Thursday, March 25, 2010
Maybe it was the "spring forward" time change that motivated the first Sunday brunch service; or do folks like to sleep in on Sunday morning after celebrating on Saturday night? For whatever reason, brunch has become a springtime tradition. When the occasion is special, I like to make a special dish. To me the perfect hollandaise sauce makes the perfect condiment to make a perfect brunch.
Hollandaise sauce is essentially warm mayonnaise that uses clarified butter in the emulsion instead of vegetable oil. Since butter is essentially "frozen" at room temperature, hollandaise sauce is served warm. The classic eggs Benedict has hollandaise sauce keeping the delicate poached eggs warm while adding richness and delicious flavor. Hollandaise is also excellent with asparagus just like lemon scented mayonnaise is with the spring vegetable. When you read the recipe below, do not be alarmed by the amount of butter in the sauce, just don't serve it more than once a year!
While hollandaise is a difficult sauce to make in the classic style, it is worth the effort. It will also keep you in training for making your own mayonnaise and aioli. Two keys to a perfect hollandaise: 1) Heat the egg yolks slowly and gradually. If heated too quickly the sauce will become granular while overcooking scrambles them. 2) Hollandaise is an emulsion much like mayonnaise. The melted butter must be added slowly at first and adding too much of the total amount of butter will cause the sauce to break or curdle.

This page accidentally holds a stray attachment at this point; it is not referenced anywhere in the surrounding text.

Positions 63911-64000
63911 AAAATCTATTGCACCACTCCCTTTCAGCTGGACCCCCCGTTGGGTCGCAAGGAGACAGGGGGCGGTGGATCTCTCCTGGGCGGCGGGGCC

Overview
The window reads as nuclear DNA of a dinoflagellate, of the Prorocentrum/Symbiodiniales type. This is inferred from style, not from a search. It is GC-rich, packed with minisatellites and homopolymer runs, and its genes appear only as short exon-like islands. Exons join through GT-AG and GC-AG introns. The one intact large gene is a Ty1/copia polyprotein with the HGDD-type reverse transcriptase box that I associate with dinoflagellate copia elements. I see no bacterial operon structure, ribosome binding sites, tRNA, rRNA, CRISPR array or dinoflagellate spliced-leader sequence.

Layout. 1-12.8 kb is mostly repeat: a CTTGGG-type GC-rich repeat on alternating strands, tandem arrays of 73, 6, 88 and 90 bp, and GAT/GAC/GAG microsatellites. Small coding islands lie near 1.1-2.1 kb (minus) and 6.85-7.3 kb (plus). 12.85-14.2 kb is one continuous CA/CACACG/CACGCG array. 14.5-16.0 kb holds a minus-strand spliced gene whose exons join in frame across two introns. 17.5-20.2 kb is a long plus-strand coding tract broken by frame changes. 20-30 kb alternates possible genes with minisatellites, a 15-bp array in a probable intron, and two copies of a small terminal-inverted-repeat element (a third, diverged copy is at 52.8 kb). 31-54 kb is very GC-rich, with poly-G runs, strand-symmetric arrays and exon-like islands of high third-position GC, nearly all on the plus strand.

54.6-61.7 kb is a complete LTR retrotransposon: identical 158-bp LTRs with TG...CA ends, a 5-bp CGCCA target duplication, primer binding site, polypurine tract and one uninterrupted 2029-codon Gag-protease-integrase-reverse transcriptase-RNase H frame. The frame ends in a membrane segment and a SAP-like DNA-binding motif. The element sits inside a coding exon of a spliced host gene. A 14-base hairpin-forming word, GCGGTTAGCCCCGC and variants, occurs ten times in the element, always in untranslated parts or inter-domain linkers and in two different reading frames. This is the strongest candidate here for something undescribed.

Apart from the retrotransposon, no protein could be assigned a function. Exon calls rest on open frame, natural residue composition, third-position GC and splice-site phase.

Today I was unable to work because of a back injury, so I practiced making hollandaise sauce to prepare for our upcoming meetup. It was awesome served over poached egg on a toasted bagel for my singular brunch today. We will make the sauce to crown eggs Benedict souffle's in our meetup on Saturday.
Hollandaise Sauce (Serves 4 to 6 as a condiment)
3/4 cup butter
3 egg yolks
1 tablespoon cold water
1 tablespoon fresh squeezed lemon juice
Large pinch salt
2 tablespoons cold butter (each tablespoon will be used separately)
Cayenne or Tabasco plus salt and white pepper to taste
Cut the 3/4 cup of butter into cubes and melt in a small saucepan. Reserve and use while still warm.
Beat the yolks with a wire whisk off heat until thick and sticky about one minute.
Add the water, lemon juice and pinch of salt and whisk together about a half minute more.
Have a pan of cold water standing by in case needed to control cooking of yolks.
Place egg mixture over barely simmering water in a double boiler, add 1 tablespoon cold butter and whisk until it thickens into a smooth cream about 2 minutes.
If the yolks seem to be thickening too quickly or even suggest a lumpy texture, plunge the bottom of the pan into cold water to slow the cooking process. Then continue beating over heat. When you begin to see the bottom of the pan between strokes and there is a light cream on the wires of the whisk the yolks have thickened enough.
Immediately remove from heat and beat in the second cold tablespoon of butter to cool the yolks and stop the cooking process.
While beating the yolks off heat with the wire whisk, begin adding the melted butter a droplet at a time until the sauce thickens into a very heavy cream. At this point you may add the butter more rapidly while continuing to beat vigorously. Do not mix in the milky residue at the bottom of the melted butter (milk solids).
Season the sauce with cayenne, salt and pepper to taste. Hold over lukewarm water.